The Growth Plan requires that an adequate supply of lands be maintained to provide locations for a variety of employment uses (policy 126.96.36.199) in accordance with the employment forecasts in Schedule 3. This would include planning for enough land to accommodate office, retail, commercial, and industrial jobs, among others.
Further, the Growth Plan requires municipalities to promote economic development and competitiveness by providing for a mix of employment uses to meet long term needs. This includes planning for, and protecting, employment areas, and ensuring that the necessary infrastructure is provided to support all employment needs (policy 188.8.131.52).
Retail, in all its forms, is a fundamentally important economic activity. The employment forecasts in Schedule 3 and Schedule 7 include retail jobs and it is critical that municipalities plan for these jobs to reflect retail’s different built forms. Retail activities contribute to vibrant, mixed-use, complete communities, which are key objectives of the Growth Plan.
The Growth Plan contains policies guiding decisions about the location of major office and major institutional development. Those uses that are significant trip generators should be located in urban growth centres, major transit station areas, or areas with existing or planned frequent transit service (policy 184.108.40.206). Locating major office and institutional employment uses in walkable, transit-supportive locations can help to reduce car kilometres travelled, reduce traffic congestion and reduce infrastructure demands.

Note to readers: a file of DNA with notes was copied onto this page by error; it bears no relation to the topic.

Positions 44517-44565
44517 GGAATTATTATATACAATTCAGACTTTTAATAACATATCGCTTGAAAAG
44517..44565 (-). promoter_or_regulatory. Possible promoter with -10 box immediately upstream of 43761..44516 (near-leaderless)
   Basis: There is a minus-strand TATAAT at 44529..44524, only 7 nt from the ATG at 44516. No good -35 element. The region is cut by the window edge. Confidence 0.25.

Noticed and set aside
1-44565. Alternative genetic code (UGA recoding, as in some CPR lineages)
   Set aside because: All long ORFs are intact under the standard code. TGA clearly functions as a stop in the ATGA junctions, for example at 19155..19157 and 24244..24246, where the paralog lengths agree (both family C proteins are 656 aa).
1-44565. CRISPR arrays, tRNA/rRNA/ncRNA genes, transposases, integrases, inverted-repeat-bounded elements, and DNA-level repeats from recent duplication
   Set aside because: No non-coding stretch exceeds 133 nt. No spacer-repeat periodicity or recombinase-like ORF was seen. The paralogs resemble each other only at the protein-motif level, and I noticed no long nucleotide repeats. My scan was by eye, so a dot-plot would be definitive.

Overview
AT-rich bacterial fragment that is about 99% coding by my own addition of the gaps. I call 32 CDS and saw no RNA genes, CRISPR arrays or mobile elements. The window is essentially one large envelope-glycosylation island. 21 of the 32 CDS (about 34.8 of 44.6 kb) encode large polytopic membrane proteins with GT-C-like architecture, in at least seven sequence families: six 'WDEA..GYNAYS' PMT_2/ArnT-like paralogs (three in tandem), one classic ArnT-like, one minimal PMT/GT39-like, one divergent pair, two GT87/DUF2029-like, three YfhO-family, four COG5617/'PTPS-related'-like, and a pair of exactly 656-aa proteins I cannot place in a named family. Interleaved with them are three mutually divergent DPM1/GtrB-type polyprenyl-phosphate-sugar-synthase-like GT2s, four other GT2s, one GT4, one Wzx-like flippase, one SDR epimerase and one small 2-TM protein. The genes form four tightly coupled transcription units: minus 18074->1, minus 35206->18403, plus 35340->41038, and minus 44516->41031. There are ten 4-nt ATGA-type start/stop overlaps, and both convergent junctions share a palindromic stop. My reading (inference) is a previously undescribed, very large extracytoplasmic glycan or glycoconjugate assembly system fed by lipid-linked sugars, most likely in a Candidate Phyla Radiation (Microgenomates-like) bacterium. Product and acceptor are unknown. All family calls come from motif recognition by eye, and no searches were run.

Municipalities are encouraged to designate and preserve lands within settlement areas in the vicinity of existing major highway interchanges, ports, rail yards and airports as areas for manufacturing, warehousing, and associated uses (policy 220.127.116.11). Policy 18.104.22.168 requires municipalities to plan for land uses in settlement areas adjacent to, or in the vicinity of, transportation facilities such as rail yards and highway interchanges, that are compatible with and supportive of the primary goods movement function of these facilities.
Policy 22.214.171.124 requires municipalities to plan for transit-supportive, compact built form and minimize surface parking when planning for lands for employment.
Employment areas are defined as: “Areas designated in an official plan for clusters of business and economic activities including, but not limited to, manufacturing, warehousing, offices, and associated retail and ancillary facilities.” Not all jobs in a municipality take place in employment areas.
This definition does not preclude a municipality from including major retail as a permitted use in an employment area, but a municipality may also determine that major retail is not an appropriate use in an employment area.